ANALYSIS: Iran's online propaganda is sloppy, unsophisticated and overhyped
NEW YORK, United States – A recent report from FireEye, a cybersecurity software maker, accused Iran of driving political web content to users in the US, UK, Latin America and the Middle East, prompting Facebook, Twitter and Google to collectively cut hundreds of suspect accounts.
Evidence that Tehran, a long-standing foe of the United States, built phony news websites to spread its political message via social media stoked pre-existing fears of online agitprop directed by Russia and others ahead of the US mid-term elections in November.
But digital security experts told Middle East Eye that Iran’s efforts were less sophisticated and worrisome than is suggested by FireEye’s report and may amount to little more than a dozen-or-so staff in a Tehran office running off a shoestring budget.
FireEye also has close ties with US intelligence agencies, counts Tehran’s arch-foe Saudi Arabia among its clients and has already benefited financially from a scare that propped up its sagging stock price.
Amin Sabeti, UK-based founder of online security firm Certfalab and Iranian internet researcher, said that while Tehran was only a mediocre player in the realm of “fake news,” the tech giants acted prudently.
“At this stage, Iran’s efforts at an online propaganda war do look amateurish and sloppy. These were a few websites that were updated infrequently, written in often poor English and with only a bunch of broken links,” Sabeti told MEE.
“But it was likely only a starting point for Iran. They were building up a base of followers and their efforts could become more sophisticated in a future in which many governments will be taking part in these types of information wars.”
Iranian effort ‘sloppy’ and easy to trace
According to FireEye, Iran’s propaganda machine represented a worrying effort to push narratives in line with Tehran’s interests. It involved a web of fake news websites and fraudulent social media personas spread across Facebook, Instagram, Twitter, Google Plus and YouTube.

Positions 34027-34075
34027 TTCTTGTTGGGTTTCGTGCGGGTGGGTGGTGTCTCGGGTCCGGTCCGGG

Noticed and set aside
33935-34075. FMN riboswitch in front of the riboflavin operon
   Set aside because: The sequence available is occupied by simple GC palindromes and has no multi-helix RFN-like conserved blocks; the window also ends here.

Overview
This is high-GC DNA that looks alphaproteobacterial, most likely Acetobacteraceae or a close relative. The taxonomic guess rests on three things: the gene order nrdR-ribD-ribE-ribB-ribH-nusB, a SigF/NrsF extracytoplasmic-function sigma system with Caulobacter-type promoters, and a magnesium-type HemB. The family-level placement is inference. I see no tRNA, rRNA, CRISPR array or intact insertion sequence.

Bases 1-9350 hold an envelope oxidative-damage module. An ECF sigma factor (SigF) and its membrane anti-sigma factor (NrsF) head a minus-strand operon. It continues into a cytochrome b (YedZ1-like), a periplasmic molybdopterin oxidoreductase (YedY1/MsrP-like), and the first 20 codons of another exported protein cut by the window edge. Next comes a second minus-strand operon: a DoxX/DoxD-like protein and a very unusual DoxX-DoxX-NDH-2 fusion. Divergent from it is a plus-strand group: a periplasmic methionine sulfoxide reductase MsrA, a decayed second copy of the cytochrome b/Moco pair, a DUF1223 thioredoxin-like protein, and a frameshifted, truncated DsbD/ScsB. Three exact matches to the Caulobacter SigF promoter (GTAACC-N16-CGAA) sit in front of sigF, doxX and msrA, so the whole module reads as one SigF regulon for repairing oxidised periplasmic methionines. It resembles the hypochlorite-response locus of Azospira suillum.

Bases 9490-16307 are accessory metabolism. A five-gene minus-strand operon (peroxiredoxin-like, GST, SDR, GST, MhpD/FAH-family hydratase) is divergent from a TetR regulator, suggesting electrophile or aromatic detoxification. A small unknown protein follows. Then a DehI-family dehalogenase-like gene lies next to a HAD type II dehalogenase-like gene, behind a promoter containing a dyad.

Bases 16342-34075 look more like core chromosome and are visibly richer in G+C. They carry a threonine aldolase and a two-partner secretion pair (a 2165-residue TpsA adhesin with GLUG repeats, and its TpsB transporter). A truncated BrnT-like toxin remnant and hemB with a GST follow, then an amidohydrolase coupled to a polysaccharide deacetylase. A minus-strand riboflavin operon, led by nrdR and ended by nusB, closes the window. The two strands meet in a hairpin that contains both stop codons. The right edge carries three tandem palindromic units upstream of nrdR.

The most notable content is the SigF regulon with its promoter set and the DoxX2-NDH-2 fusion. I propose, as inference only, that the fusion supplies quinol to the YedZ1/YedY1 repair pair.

In response, Twitter culled 284 accounts. Facebook cut 254 pages and 392 accounts across its flagship platform and its Instagram service. Google terminated 39 YouTube channels linked to state-run Islamic Republic of Iran Broadcasting.
The shared posts included “anti-Saudi, anti-Israeli, and pro-Palestinian themes,” including a cartoon depicting an Israeli soldier executing a Palestinian and a fake movie poster showing US President Donald Trump hugging North Korean leader Kim Jong Un.
Other posts praised US politicians and other Twitter users who criticised the Trump administration’s decision in May to abandon the 2015 Iranian nuclear deal, under which Tehran had traded nuclear curbs for sanctions relief.
However, a quick analysis of the Iranian news sites reveals that they were built on the cheap, are relatively unsophisticated and are poor imitations of the reputable news websites they seek to mimic.
The inauthentic sites, such as Liberty Front Press and Real Progressive Front, follow similar layouts to mainstream news portals, but are visibly less polished as household names, like BBC or the Huffington Post.
As readers dig into the content, they quickly find stories with clumsy and obvious political leanings that are often written in poor English and lack the clarity that is customary in edited news reports.
For example, one story on Liberty Front Press excoriates Israeli Prime Minister Benjamin Netanyahu, a mouthy critic of Iran. While the article accords with Tehran’s narrative, readers may struggle to understand it.
Beneath images of Netanyahu, the story’s intro paragraph reads: “Netanyahu’s disinformation on Iran’s nuclear program not coincidentally was announced days ahead of Trump’s decision on whether to stick with or pull out of the JCPOA.”
MEE spoke with Lee Foster, the lead analyst at FireEye behind the Iran report, about his investigation and whether his tech firm was overstating the nature of the threat in order to drum up business.
Foster maintained that his study offered valuable and worrying insights, but acknowledged that the Iranian spin machine left a small footprint and could well have been managed with a limited staff and budget.